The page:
I walked into a store and I was greeted with, “Hi, can I help you?”
Yes, I’m doing some wiring for an aunt, replacing exhaust fan in her bathroom, and I need to talk with your electrical expert.”
“Oh, I don’t think we have anyone, let me check.” And with that they invited me to follow them and we found a person who might be able to help. But they couldn’t. But that person said we should check with… and led me to another person, But they couldn’t answer me either. One last person in the store who might be able to help, but he was busy with another person.
I said I would wait. And I did. They person who might be able to help me was engaged in problem solving with another person and it was taking a while. But I was reminded in a timely fashion that the gentleman would be with me as soon as he was finished with the other customer. It was a while, but I waited. At first a little annoyed at how long it was taking, didn’t they know I was waiting? But then I was encouraged; this man was making sure he did everything to help the other customer; when it was my turn I was confident he would give me sufficient time for help I needed. And he did.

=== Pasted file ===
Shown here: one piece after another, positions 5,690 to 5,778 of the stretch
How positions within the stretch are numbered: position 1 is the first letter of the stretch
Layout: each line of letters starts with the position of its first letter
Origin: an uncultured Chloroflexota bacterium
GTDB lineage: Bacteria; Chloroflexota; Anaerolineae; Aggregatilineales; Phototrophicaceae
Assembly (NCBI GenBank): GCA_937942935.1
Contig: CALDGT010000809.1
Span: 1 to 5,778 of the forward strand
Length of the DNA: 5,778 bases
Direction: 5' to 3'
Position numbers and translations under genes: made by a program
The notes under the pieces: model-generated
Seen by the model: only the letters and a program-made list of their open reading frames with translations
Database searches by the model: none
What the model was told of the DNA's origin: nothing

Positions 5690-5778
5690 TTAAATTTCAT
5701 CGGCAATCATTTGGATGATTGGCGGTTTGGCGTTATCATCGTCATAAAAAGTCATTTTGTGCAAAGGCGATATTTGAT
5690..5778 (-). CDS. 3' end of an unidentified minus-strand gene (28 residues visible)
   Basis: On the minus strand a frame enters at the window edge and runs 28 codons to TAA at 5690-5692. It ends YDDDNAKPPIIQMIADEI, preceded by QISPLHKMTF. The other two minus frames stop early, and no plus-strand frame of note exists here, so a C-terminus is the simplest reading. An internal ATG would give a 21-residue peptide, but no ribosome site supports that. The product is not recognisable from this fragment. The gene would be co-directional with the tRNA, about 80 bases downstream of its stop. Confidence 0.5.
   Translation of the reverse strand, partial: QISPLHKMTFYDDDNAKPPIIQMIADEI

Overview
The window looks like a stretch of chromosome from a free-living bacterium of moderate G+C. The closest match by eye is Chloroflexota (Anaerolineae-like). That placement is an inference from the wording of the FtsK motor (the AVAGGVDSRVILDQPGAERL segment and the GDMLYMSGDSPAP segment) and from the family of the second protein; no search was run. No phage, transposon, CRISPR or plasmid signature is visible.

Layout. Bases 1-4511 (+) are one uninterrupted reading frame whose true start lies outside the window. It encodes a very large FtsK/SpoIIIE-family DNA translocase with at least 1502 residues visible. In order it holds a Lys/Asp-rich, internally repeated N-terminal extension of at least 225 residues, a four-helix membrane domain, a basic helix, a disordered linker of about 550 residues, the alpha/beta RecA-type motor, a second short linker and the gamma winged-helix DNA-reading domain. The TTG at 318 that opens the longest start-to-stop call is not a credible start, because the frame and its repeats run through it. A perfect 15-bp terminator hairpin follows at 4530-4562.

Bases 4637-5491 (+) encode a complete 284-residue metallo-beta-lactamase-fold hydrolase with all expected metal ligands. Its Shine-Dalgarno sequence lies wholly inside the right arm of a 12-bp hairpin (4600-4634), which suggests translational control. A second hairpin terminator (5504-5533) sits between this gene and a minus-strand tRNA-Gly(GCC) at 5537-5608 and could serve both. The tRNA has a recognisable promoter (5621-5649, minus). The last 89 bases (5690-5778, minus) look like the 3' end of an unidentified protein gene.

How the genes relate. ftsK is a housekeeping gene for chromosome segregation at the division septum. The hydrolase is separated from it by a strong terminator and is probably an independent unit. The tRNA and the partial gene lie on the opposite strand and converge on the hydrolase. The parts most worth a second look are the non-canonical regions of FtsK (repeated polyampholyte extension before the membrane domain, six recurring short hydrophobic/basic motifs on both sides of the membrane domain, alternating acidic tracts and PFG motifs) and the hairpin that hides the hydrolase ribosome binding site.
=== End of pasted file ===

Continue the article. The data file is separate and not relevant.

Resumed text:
Later that day I walked into another store and was greeted with, “Hi, can I help you find something today?” My reply, “No, my wife is in the craft store next door and I’m just browsing.” The response was, “Oh, that’s great, just let me know if you need anything and I’ll be happy to help. We’ve opened this store about a year ago and I’m still trying to get to know people. Are you from around here?”
From that point a most pleasant conversation opened up and we talked the time away until I felt I needed to check on Shirley. It was a pleasant experience and I look forward to visiting that store again when I am in that town. In fact, if I need something that they handle I may very likely wait to buy it until we visit Shirley’s aunt again.
An interesting experience. Leadership is customer service. In both cases I was treated as an important customer even though I wasn’t there to purchase. I never felt pressured and I never felt like they were patronizing me with the intent that if they helped me now I would buy later. I never felt that way, but afterwards, in retrospect, I feel that way.
Great leaders know, but are often unaware of the consequences of their actions. But their actions brings great awareness of the strength of their leadership.
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